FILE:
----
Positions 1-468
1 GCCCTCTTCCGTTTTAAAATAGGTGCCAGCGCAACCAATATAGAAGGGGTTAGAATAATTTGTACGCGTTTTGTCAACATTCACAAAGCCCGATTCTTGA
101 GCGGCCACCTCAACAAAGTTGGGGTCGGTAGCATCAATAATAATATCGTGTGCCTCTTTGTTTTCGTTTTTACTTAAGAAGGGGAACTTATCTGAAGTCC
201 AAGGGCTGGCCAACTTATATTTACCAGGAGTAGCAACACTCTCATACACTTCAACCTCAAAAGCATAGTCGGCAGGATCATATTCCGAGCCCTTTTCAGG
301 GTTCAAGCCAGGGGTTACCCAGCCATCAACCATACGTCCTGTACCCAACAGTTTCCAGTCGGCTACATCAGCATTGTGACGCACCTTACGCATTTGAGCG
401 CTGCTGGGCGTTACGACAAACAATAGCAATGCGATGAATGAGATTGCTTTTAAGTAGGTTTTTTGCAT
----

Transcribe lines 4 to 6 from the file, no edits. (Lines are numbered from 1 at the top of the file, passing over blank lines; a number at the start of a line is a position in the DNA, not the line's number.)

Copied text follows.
201 AAGGGCTGGCCAACTTATATTTACCAGGAGTAGCAACACTCTCATACACTTCAACCTCAAAAGCATAGTCGGCAGGATCATATTCCGAGCCCTTTTCAGG
301 GTTCAAGCCAGGGGTTACCCAGCCATCAACCATACGTCCTGTACCCAACAGTTTCCAGTCGGCTACATCAGCATTGTGACGCACCTTACGCATTTGAGCG
401 CTGCTGGGCGTTACGACAAACAATAGCAATGCGATGAATGAGATTGCTTTTAAGTAGGTTTTTTGCAT